The books I read can be divided strictly into two categories: those I am looking for, and those I have stumbled upon, accidentally, attracted by a title or a beautifully designed cover. (I am a sucker for a beautifully designed cover). In such a way I absent-mindedly came home with Milosz's ABC's, by the poet Czeslaw Milosz. I had not read his work before, and my attention had been attracted by the charming woodblock print on the front, the bold font of the title with its curly flourishes, black against the pale yellowy-green of the paper cover.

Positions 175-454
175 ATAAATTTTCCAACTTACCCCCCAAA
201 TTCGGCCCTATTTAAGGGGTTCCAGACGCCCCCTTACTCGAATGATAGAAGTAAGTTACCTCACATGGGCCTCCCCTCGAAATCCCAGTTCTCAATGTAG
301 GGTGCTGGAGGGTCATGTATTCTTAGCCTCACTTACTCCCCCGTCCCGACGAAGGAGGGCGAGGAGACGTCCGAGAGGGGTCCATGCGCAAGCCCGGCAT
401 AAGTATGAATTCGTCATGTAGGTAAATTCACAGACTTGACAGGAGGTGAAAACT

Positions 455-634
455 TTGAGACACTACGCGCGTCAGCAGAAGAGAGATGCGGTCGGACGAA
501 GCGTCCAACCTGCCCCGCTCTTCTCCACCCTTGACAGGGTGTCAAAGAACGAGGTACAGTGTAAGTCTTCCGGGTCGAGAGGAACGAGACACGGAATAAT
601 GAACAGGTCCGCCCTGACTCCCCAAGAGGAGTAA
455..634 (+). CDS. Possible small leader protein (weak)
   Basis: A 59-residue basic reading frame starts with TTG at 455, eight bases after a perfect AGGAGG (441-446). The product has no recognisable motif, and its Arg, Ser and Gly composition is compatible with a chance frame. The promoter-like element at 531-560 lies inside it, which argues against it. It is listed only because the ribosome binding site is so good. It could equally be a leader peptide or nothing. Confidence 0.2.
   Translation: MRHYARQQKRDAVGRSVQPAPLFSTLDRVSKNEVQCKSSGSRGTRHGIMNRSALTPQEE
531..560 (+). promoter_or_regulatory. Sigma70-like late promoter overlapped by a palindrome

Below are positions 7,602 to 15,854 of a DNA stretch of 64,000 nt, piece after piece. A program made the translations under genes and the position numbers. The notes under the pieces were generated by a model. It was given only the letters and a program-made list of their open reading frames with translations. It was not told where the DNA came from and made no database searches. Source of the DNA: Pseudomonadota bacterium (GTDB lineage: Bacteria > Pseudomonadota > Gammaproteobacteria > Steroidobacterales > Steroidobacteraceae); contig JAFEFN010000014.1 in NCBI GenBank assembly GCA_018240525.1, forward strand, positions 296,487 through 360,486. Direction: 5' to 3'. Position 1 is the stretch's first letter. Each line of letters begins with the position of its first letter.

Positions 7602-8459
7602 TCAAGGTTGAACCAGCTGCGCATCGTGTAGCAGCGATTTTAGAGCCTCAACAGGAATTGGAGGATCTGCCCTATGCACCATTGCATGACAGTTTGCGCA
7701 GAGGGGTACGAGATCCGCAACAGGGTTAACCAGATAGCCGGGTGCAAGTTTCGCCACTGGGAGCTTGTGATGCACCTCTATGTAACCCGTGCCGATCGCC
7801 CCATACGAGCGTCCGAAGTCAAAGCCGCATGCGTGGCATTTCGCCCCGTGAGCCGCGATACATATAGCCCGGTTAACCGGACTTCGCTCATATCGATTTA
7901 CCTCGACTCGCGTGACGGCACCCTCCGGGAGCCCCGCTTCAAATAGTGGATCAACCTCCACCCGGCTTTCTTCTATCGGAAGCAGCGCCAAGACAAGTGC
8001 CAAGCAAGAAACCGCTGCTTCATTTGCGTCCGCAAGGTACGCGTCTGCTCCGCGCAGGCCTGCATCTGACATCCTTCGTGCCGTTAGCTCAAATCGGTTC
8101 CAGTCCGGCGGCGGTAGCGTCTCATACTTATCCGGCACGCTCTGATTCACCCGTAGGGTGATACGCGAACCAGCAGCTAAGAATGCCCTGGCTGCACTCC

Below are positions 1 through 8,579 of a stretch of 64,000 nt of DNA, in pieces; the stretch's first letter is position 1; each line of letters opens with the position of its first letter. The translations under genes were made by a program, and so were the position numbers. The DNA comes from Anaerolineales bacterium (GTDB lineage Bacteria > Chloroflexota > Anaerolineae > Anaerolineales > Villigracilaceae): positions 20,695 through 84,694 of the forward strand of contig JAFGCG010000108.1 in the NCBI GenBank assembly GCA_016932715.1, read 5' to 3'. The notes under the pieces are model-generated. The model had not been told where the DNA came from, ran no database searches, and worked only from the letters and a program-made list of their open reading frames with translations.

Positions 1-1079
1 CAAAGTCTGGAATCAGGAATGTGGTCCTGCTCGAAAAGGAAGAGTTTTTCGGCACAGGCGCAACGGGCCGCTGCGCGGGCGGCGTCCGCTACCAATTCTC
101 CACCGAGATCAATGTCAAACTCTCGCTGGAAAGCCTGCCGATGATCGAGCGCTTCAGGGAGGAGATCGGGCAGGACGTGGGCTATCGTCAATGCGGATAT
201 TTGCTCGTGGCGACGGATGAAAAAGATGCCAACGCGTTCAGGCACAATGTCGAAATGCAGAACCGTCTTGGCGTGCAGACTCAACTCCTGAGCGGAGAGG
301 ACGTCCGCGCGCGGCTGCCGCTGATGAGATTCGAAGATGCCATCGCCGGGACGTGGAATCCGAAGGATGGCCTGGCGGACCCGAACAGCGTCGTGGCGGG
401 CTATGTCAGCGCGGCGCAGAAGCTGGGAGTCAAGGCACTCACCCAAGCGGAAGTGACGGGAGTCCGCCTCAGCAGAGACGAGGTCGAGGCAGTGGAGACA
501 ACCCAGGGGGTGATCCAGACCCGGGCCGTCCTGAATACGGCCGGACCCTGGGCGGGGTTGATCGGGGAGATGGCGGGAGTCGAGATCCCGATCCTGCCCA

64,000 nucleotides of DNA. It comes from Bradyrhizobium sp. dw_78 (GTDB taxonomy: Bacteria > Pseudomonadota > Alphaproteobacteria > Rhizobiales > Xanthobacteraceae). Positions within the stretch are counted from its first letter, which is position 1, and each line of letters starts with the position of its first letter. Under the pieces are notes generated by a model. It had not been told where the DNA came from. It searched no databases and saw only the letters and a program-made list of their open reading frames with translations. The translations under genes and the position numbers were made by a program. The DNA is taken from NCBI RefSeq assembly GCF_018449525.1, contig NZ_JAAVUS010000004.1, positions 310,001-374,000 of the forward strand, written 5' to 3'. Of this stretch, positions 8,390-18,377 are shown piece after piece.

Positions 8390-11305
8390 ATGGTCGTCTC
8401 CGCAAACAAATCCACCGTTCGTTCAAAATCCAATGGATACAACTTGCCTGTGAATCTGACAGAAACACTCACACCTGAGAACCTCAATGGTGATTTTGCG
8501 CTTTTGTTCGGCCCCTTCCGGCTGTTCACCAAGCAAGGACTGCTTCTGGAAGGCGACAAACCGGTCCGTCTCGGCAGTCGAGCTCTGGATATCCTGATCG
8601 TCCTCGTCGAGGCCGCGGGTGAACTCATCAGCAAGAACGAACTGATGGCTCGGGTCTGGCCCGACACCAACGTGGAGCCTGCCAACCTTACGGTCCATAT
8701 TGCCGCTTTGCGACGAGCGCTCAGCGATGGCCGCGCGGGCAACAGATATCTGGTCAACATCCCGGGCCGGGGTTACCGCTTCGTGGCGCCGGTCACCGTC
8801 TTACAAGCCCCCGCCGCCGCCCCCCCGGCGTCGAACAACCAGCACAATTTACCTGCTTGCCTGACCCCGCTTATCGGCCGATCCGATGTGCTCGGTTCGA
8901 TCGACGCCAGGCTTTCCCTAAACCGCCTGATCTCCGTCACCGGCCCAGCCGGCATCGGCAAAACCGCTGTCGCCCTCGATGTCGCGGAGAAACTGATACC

It is my perverse nature that brings me to prefer non-fiction written by famous novelists, or novels written by poets, or books of essays by either. I don't know why that happens. Perhaps I feel that their own soul, their true thoughts come through to me more clearly. So here I am, going through all the people central to Milosz's life, places, things, ideas, all organized alphabetically, a seemingly endless series of short essays, some too short to even be essays. Memories. He moves between Poland and America, across Europe, commenting on everything and everyone imaginable. In alphabetical order. It breaks up the continuity, the context of things, in a way that is almost disorienting. His writing is so clear and pure and sharply piercing that I wonder what his poetry must be like. I think I will come back to this book again and again, as I look for some writers he mentions and reread others that I have long loved or loathed, reviewing and reflecting and re-seeing them through his eyes, the lens of his words. Sometimes one work of literature has the kaleidescopic ability to alter your view on another one, a certain idea, so you see a pattern, a truth, that was never revealed to you before and will never be the same again.